Frederick B. Lotspeich
Eldor W. Schallock
Working Paper No. 27
June 1974
Associate Laboratory
U.S. Environmental Protection Agency
National Environmental Research Center
Office of Research and Development
Corvallis, Oregon

A Working Paper presents results of investigations which are, to some
extent, limited or incomplete. Therefore, conclusions or recommendations
expressed or implied are tentative. Mention of commercial products or
services does not constitute endorsement.

4	The CO2 sampling technique in action under winter
5	Employment of equipment on hand to remove a frozen
6	A core of frozen gravel removed from under the ice
by the COg freezing technique.
1	Equipment necessary for winter use of CO2 sampling
2	All equipment needed for this procedure includes
sampling gear, ice auger, "Akhio" and snow machine.
3	A core removed from under about 5 feet of ice with
flowing water between the ice and top of sediment.	6
A core of sand and fine gravel obtained by CO?
freezing.	IJ
A core about 3 feet in length representing a
wide sedimentary range, from fine gravel to
pebble size particles.	14
Particle size versus accumulative percent for
several representative cores collected during late
winter of 1973.

Any study of streams, whether the emphasis is on biology or stream
dynamics, must consider the sediments because they are of vital importance
in understanding many stream phenomena. Phillips (1973) clearly points
out how stream substrates are important to salmonidSj a group requiring
clean gravel as spawning areas. In many of Alaska's streams, such gravel
substrates predominate.
Sand-bottomed streams have been studied in temperate climates and
much of their dynamic nature is understood; however, gravel-bottomed
streams have been somewhat neglected. Although it has long been observed
that salmon spawning requires a gravel bottom, little quantitative data on
why and how gravel substrates influence productivity are available. This
absence of data is at least partly caused by a lack of accurate substrate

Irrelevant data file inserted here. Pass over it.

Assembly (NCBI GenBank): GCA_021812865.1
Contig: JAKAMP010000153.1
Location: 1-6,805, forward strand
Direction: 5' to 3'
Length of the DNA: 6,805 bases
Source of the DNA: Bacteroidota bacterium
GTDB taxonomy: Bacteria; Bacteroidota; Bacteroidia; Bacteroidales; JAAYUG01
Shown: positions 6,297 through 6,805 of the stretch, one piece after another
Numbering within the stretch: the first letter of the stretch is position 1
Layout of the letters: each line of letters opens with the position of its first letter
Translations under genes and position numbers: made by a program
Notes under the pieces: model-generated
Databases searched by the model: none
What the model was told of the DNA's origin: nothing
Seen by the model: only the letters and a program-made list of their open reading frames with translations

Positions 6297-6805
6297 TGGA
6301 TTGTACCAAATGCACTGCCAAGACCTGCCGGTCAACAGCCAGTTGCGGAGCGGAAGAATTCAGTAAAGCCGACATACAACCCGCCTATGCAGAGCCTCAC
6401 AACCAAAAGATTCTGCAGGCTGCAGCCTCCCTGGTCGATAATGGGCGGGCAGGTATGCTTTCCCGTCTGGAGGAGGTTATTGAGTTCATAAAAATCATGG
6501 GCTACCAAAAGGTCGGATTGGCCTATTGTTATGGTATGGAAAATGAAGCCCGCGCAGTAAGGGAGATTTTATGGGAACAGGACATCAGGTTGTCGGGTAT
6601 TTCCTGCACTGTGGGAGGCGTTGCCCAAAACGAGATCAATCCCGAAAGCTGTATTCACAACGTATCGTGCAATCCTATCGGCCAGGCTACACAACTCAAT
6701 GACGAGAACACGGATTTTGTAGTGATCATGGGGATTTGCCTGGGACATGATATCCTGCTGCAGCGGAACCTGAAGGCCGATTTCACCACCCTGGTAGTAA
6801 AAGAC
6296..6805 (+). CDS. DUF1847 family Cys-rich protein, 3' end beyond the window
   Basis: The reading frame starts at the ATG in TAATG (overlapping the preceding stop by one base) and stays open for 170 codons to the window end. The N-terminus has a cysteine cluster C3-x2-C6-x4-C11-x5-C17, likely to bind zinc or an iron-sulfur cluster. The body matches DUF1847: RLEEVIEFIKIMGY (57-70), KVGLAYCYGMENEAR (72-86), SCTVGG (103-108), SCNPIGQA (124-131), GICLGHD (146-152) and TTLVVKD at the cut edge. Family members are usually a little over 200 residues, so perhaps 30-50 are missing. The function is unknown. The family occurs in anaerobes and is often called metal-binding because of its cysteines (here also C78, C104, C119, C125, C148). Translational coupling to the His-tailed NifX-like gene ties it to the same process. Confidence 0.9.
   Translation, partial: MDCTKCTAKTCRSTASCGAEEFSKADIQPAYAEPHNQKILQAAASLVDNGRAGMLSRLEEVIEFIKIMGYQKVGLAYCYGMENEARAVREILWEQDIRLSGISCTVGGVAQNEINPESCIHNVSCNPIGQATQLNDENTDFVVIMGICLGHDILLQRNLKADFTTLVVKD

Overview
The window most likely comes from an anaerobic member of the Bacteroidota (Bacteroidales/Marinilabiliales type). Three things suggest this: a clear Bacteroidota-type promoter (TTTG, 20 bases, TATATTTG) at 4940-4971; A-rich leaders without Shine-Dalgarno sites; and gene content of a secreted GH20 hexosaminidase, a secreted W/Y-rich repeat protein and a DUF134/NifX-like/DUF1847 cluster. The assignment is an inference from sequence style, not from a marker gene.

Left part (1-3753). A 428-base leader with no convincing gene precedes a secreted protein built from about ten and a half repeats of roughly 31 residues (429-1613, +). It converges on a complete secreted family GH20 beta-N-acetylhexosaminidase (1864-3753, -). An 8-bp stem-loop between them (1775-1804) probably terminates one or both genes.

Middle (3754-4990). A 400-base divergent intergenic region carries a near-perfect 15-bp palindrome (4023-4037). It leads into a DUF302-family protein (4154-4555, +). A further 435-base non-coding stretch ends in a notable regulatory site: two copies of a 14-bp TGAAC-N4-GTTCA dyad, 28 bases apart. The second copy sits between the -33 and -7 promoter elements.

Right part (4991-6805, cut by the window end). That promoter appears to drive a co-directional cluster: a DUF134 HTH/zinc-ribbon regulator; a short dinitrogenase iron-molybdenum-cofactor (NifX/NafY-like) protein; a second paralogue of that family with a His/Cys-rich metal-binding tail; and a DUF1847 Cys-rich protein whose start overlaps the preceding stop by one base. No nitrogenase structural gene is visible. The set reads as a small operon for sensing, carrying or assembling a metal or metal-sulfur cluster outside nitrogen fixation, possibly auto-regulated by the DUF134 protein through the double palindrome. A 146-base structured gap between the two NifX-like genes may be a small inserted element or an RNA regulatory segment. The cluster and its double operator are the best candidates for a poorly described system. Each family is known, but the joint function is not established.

sampling procedures. Development of such procedures must precede more
fundamental studies of sediment-biology interrelationships. The ideal
sediment samples would be truly representative of that portion of the stream
from which it is extracted. Several sampling techniques, from narrow spades
to large cylinders inserted in the gravel with hand-picking in place, have
been used, but all result in inaccurate samples as much of the fine material
is lost.
An apparently superior method for sampling sediments has been developed
and described by Walcotton (1973). Basically this method consists of ex-
tracting a frozen core of in situ material from the depth to which the
sampler can be inserted. A rigid copper pipe is forced into the stream
bottomt then a smaller open-ended flexible copper tube is placed inside
the longer pipe. Liquid C02 is injected through this smaller tube to the
bottom of the larger one. When the CO2 is injected; it cools the outer

tube rapidly, freezing the adjacent sediments in position. All material
within the frozen core is retained, including water, all sizes of sediment,
and occasionally living organisms.
A similar procedure, using liquid nitrogen as the cooling agent, has
been described by Stoker and Williams (1972). (This method avoids occa-
sional clogging by solid C02,) These workers also used a power winch to
remove the frozen core from the stream bed, a practice we have considered
but not tested.
Since most streams of Alaska are ice-covered for a large part of the
year, this procedure was tested under winter conditions to fulfill a need
in an existing project. The equipment was fabricated and the procedure
tested during the summer of 1972. It operated just as described, with the
limitations and capabilities noted by.Walcotton. This report describes
the equipment, procedures, modifications and results of winter use.

Our original equipment followed Walcotton's design closely because of